This community, one of the first European settlements in Queens, started
from Dutch land grants along an arm of Newtown Creek (Dutch: Newtown Kills).
Today, it is a vibrant neighborhood north of Queenboro Plaza maintaining a 350
This area is probably most recognized by New Yorkers today as the heart of
industrial Long Island City. Hunters Point has been defined by transportation
over the years. From trains and ferries to bridges and tunnels, the neighborhood
has long been a connection to Manhattan for Long Island at its location
at the East River and Newtown Creek.
Deep front yards with a variety of evergreens and flourishing shrubs make 36th Street
between 30th Avenue and 31st Avenue a delightful block.
The Village of Astoria, developed in 1839 by Stephen
A. Halsey, still exists! Ante-bellum mansions, quaint workers' cottages,
churches and cemeteries echo a vanished age. This intact district, unique
to New York, offers a rare glimpse of a nineteenth century Long Island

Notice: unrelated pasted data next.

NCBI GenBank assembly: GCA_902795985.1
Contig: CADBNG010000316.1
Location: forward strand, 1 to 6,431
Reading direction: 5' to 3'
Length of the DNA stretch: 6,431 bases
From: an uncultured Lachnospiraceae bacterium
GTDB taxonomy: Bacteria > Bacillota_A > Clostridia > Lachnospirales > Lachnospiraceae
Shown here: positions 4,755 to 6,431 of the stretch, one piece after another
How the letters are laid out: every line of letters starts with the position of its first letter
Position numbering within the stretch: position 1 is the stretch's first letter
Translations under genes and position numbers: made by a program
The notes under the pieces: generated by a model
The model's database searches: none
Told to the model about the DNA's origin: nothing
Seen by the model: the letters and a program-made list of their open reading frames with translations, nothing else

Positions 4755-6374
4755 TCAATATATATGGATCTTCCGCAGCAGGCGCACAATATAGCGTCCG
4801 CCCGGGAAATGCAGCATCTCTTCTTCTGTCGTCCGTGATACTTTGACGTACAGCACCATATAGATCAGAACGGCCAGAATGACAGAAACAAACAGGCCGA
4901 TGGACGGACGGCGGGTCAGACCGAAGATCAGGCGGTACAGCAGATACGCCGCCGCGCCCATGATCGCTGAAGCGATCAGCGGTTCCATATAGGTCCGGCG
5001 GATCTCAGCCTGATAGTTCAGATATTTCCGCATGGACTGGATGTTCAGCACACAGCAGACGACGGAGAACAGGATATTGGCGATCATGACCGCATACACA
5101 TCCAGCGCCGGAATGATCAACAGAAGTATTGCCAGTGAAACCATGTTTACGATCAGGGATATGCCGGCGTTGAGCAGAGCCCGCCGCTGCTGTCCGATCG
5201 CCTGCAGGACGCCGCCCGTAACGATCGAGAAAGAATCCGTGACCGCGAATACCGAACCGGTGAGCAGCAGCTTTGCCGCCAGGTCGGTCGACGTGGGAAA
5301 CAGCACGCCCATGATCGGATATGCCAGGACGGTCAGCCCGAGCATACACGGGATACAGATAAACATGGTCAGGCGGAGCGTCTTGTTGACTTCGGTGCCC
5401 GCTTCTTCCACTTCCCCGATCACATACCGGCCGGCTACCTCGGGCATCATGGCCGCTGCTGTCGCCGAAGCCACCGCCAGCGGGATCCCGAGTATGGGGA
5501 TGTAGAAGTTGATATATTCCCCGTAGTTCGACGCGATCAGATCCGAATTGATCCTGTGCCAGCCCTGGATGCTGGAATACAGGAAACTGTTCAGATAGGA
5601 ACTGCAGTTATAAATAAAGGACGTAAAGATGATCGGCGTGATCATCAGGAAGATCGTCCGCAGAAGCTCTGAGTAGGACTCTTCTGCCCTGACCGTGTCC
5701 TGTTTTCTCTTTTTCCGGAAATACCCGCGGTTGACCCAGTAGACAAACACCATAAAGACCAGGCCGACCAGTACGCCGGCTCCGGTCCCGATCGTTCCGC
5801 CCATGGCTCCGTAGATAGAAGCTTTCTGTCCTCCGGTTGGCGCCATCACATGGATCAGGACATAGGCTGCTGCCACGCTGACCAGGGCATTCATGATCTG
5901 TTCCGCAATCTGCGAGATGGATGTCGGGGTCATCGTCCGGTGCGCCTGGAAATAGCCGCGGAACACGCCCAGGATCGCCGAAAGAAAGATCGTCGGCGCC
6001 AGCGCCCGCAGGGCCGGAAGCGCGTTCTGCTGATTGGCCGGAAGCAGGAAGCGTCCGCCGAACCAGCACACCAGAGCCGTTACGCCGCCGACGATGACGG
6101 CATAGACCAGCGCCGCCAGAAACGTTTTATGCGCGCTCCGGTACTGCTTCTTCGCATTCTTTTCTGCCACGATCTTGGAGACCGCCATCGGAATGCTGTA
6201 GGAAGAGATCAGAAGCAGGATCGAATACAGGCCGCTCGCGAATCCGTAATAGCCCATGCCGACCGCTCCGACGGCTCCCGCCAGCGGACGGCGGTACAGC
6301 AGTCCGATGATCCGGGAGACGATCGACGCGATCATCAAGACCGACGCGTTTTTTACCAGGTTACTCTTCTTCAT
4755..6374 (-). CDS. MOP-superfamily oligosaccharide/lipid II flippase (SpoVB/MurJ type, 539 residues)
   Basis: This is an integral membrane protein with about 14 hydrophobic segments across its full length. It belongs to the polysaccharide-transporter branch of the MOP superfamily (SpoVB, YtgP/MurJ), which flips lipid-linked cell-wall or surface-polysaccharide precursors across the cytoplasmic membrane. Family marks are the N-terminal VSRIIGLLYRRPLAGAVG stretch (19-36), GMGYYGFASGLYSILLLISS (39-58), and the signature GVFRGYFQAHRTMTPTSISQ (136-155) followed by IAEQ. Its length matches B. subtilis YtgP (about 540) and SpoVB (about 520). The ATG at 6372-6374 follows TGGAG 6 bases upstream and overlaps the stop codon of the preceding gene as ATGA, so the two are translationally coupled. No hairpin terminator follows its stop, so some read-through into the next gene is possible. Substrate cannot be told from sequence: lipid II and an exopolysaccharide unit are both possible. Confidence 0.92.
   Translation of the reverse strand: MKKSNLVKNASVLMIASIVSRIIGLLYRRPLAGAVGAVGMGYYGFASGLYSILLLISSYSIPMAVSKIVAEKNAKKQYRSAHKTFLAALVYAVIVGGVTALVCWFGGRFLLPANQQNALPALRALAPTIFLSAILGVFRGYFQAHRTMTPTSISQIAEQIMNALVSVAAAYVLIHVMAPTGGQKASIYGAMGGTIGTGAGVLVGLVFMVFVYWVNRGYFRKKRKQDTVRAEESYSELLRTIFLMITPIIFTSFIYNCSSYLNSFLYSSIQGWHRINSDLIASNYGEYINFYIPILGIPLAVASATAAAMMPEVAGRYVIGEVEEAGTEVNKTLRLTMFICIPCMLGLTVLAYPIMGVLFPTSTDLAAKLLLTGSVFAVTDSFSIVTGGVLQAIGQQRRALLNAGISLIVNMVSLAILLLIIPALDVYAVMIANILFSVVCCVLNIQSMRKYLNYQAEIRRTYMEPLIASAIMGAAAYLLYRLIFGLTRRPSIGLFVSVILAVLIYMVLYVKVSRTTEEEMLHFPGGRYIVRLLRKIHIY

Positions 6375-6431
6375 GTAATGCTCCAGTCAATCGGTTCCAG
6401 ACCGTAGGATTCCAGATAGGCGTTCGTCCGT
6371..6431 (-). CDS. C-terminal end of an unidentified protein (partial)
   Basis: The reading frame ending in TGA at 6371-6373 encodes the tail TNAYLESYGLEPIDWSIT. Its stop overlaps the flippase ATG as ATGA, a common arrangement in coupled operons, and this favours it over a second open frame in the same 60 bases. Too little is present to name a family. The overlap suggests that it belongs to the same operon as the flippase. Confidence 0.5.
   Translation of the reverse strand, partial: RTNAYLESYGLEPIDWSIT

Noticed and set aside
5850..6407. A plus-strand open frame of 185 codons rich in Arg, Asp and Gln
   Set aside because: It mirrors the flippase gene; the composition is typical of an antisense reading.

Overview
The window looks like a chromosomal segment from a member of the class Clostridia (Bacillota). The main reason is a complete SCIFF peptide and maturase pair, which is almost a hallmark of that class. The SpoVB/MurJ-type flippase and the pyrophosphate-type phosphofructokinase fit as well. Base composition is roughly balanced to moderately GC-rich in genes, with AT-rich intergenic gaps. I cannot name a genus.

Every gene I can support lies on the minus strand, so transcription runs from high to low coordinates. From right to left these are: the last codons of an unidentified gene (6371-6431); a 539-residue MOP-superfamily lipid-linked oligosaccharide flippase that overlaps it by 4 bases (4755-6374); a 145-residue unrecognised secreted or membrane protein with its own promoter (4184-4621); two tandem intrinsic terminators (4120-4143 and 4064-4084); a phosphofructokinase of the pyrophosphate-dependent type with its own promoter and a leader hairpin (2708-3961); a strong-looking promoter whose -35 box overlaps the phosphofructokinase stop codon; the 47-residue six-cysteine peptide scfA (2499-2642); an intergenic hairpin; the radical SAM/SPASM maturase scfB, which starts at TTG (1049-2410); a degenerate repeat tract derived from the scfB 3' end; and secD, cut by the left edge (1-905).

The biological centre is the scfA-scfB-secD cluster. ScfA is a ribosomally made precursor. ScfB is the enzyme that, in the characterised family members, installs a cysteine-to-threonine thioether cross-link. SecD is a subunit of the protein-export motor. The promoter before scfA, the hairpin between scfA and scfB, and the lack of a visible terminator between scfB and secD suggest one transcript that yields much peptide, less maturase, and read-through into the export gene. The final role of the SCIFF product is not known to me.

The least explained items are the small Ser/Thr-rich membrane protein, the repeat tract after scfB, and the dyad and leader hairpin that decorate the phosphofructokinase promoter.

The Ravenswood community lies on the East River
shore north of the Queensboro Bridge
and south of Old Astoria. Mid-nineteenth century mansions lined
the East River until overwhelmed by industry at the turn of the 20th century.
Today, some remain waiting for you to find them! Home to the
Noguchi Museum, the Socrates Sculpture Garden.
As the name suggests, this neighborhood is home to Steinway & Sons,
the legendary piano maker. In 1870, William Steinway, son of the company
founder, purchased a large tract of land in northwest Queens and moved
the cramped operations to a new home along the East River. Along with
the factory, he built Steinway Village, a company town with its own post
office, church, library and housing for employees.